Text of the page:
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How does Shakespeare Present Romeo in Acts 1 and 2 of Romeo and Juliet?

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´╗┐Rohan Sharma 9J 04/03/2014 How does Shakespeare Present Romeo in Acts 1 and 2 of ?Romeo and Juliet?? ?Romeo and Juliet? is a tragic love story written by William Shakespeare about a young couple, who?s forbidden love leads to them to kill themselves, but their deaths bring their families together. The play follows two lovers, Romeo Montague and Juliet Capulet, heirs to two feuding families from Verona who meet at a party and immediately fall in love. They marry the next day in ?secret?, but then Romeo kills Juliet's cousin in revenge for his friend?s murder and is banished from the city. Juliet, in order to avoid a marriage arranged by her parents to a rich young man named Paris, fakes her own death using forty-two hour knockout drops. Romeo, not knowing that Juliet's death is faked, returns to Verona and commits suicide at her grave. Juliet then wakes up and finding Romeo dead, stabs herself with his knife thus concluding the play. Romeo is one of the main characters. Shakespeare portrays Romeo very differently throughout the play, as he wants the audience to see the development and changes in Romeo's personality. ...read more.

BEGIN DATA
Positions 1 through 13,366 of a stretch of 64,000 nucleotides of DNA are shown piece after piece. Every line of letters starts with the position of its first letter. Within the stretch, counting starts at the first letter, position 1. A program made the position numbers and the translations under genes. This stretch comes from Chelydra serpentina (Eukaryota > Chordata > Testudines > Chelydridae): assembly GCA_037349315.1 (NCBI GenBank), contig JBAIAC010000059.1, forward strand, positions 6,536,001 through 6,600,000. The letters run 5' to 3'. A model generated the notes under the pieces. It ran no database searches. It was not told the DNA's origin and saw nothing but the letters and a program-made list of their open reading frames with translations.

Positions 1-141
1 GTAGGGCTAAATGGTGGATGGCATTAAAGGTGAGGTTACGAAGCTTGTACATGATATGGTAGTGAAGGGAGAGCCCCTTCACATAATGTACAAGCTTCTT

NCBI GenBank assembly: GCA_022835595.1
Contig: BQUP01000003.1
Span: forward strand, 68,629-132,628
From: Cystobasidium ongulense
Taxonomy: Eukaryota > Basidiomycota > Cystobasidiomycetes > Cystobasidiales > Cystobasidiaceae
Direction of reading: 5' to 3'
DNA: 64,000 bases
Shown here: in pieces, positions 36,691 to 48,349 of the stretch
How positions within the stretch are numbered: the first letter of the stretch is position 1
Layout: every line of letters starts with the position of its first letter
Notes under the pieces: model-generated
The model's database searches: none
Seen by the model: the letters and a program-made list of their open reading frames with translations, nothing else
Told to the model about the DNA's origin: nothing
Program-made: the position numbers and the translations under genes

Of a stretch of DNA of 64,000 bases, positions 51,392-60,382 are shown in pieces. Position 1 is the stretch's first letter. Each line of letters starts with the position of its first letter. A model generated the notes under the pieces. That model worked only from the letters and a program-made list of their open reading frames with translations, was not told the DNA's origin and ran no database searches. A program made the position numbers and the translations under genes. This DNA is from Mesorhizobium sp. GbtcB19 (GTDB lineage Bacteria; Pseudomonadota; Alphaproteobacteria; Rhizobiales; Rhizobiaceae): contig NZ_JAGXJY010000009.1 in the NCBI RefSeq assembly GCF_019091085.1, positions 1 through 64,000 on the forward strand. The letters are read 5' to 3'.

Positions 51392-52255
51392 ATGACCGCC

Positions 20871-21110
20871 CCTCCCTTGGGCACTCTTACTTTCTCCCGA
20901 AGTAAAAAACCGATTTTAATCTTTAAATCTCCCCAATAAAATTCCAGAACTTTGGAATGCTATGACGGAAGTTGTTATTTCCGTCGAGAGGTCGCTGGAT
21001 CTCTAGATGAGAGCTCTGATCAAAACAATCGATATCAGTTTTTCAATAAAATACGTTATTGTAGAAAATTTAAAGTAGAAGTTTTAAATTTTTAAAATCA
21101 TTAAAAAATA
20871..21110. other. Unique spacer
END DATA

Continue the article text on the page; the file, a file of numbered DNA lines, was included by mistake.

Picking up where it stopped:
He uses many oxymorons such as, ?oh heavy lightness, oh serious vanity...feather of lead.....? This shows that Romeo is extremely confused as the oxymoron show that he isn't thinking straight and maybe his feelings are perplexing him further. In a way, this presents Romeo as a hopeless case as he has no idea what he is saying as he is so deeply thrown into a spiral of depression and love. Shakespeare presents Romeo as constantly being upset and at times being a spoil sport. In Act 1 Scene 5, on the way to the Capulet?s party, he explains that he has a ?soul of lead? which ?stakes [him] to the ground [he] cannot move?. This shows that he is very serious about his love for Rosaline and feels his sadness is not allowing him to have fun, but to grieve and moan. Reluctantly, Romeo agrees to go to the party in the hope that he will find Rosaline. At the Capulet?s party, Romeo finds another girl, Juliet, and is entranced by her beauty. He asks himself, ?Did my heart love till now?? This line suggests that he is fickle-minded and he begins to wonder whether he did really love Rosaline. ...read more.


An example would be ?my lips, two blushing pilgrims, ready stand. On the other hand, this can also suggest that their love is out of control and that they don?t just love each other but they in fact worship each other. This use of imagery at the time was very controversial because it was seen as dangerous and sinful to worship anyone except God. Romeo finally is presented as an adventurous and daring character by Shakespeare. He attended the Capulet fancy dress ball, despite being a Montague thus creating suspense. The tension also increases when Romeo says that he ?had a dream? that made him afraid to go to the party. Romeo throughout Act 1 and Act 2 creates tension for the audience and goes out late at night to see Juliet on the balcony in Act 2 Scene 2, unfazed, undeterred and never losing his curiosity. To conclude, Shakespeare presents Romeo in a unique way to the rest of the characters. He gives Romeo different personalities so at times; Romeo is romantic, caring and passionate whereas at other times, he can be funny and intelligent as well as having a dark and violent side. Shakespeare does this using a range on techniques and devices and though impulsive and immature, his idealism and passion make him an extremely likable character. ...read more.

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